In experiments with 6-month-old seedlots, 7-day germination for unchilled seeds at 10 to 20 °C was 10% for 1 lot of green Mormon-tea, 49 to 54% for 2 lots of Nevada Mormon-tea, and 95 to 100% for 3 lots of Torrey Mormon-tea. The 7-day germination after 2 weeks of chilling at 1 °C was over 90% for all seedlots. Germination is generally highest at temperatures of 15 to 20 °C, except in more dormant lots, which show higher percentages of germinatation in temperature regimes that include a temperature in the chilling range (Young and others 1977). Germination is suppressed by higher temperatures, which probably prevent the otherwise nondormant seeds from precocious summer germination. Ephedra seeds germinate readily during prolonged chilling. Kay and others (1977) reported 76% germination during a 30-day stratification at 2 °C for a Mojave desert collection of Nevada Mormon-tea. In chilling experiments with the 6 seedlots mentioned above, weeks to 50% germination at 1 °C varied from 6 to 7 weeks for the Torrey Mormon-tea collections and from 8 to 9 weeks for collections of the other 2 species. All viable seeds germinated during chilling within 12 weeks.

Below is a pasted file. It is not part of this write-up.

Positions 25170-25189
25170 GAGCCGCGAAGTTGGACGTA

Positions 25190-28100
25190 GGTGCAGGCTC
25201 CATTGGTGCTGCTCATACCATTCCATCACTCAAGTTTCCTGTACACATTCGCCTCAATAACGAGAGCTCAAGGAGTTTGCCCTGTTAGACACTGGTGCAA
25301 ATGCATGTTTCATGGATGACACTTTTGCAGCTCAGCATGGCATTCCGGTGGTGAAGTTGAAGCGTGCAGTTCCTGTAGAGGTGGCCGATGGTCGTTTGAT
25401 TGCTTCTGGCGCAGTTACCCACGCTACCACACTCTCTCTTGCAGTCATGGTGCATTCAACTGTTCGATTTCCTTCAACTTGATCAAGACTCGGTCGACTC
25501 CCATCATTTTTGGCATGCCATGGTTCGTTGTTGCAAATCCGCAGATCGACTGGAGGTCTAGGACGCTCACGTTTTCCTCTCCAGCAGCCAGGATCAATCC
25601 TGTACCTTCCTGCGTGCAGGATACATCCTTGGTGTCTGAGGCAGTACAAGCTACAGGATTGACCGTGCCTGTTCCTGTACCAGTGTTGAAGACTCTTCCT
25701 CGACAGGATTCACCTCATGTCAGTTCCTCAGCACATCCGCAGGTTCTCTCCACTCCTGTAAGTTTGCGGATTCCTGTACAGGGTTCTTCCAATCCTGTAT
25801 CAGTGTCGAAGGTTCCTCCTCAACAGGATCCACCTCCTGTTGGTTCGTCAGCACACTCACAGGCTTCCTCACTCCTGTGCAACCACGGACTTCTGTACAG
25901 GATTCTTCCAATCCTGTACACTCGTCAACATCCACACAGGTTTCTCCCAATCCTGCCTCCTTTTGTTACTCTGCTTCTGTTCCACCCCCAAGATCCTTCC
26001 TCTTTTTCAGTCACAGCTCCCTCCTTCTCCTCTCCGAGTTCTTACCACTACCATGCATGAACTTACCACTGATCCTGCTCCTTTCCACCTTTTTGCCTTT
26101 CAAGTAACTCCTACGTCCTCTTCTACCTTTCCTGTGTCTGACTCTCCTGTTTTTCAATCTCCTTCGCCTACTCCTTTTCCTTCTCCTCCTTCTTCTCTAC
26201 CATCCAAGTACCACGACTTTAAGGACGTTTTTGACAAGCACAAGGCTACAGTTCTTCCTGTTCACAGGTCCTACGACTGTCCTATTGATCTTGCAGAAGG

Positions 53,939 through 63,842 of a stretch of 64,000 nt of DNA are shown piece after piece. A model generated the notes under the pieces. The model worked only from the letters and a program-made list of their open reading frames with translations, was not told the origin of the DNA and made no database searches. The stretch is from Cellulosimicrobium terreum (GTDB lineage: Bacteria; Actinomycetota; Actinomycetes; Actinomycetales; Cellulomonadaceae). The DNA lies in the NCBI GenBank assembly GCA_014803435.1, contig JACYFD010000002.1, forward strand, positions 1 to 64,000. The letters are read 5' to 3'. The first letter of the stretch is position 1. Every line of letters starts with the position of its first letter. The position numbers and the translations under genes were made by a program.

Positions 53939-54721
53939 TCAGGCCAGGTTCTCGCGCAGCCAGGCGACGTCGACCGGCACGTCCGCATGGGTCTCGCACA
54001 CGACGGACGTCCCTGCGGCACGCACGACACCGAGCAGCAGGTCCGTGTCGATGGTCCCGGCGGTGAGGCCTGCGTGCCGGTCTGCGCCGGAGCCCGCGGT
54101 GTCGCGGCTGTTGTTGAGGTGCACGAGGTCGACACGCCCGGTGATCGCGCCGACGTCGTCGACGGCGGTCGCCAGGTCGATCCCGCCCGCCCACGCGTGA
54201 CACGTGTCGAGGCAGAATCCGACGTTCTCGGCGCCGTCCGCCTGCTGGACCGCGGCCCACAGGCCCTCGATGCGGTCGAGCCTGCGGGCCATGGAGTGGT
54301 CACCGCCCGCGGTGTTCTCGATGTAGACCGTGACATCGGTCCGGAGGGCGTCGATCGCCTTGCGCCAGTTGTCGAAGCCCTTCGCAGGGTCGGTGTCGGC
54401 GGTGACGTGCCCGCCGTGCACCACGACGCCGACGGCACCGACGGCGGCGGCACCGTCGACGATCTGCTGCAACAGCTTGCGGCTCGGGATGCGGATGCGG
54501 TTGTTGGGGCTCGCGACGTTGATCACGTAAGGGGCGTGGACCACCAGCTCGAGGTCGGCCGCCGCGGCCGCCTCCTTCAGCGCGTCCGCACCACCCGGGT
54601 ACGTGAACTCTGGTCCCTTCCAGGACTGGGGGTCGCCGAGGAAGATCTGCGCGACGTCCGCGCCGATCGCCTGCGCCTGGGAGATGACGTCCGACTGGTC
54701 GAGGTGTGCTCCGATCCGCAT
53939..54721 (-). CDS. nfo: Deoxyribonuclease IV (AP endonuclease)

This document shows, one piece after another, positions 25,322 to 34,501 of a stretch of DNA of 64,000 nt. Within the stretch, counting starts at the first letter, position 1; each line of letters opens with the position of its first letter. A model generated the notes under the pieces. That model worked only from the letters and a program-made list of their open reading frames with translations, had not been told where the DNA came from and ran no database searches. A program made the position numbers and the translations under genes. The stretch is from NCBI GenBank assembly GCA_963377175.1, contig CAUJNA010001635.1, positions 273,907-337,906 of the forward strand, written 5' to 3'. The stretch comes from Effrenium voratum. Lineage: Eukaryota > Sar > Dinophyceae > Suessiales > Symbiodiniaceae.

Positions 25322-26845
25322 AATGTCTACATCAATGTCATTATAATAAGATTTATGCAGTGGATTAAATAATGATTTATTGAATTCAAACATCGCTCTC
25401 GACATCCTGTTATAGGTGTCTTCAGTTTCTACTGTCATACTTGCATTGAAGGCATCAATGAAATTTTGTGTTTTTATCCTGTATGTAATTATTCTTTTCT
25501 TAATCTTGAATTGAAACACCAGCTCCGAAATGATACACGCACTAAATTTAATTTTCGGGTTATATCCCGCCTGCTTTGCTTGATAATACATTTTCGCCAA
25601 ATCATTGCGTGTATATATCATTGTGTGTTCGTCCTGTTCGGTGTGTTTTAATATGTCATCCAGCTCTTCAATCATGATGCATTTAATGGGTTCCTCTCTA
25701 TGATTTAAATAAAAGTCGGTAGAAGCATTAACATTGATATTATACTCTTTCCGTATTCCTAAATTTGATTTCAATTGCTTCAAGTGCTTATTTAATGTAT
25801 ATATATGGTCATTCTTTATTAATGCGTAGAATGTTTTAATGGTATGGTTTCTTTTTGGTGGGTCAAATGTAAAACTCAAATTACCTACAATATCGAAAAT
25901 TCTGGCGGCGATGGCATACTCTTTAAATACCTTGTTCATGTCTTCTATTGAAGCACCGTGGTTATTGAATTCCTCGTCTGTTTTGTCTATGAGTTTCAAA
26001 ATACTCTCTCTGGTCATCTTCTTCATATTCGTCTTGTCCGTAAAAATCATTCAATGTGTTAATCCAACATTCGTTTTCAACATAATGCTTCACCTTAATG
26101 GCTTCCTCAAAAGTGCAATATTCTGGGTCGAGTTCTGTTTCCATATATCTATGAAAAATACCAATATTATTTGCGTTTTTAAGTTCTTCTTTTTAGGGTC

Kyle Neath wrote:
In my own research, it really deeply depends on the specific species, and even then stratification is all about increasing chances of germination. No stratification may germinate 10%, while a cold stratification may germinate 60%, but scarification and a cold stratification may germinate 95%. For example this guide on growing Ephedra has this complicated bit on germinating the seeds:
Joseph Lofthouse wrote:
My strategy towards cold stratification is that nature does it better than a refrigerator or freezer, so I just plant things in the fall, winter, or super early spring, and let mother take care of it in her own way.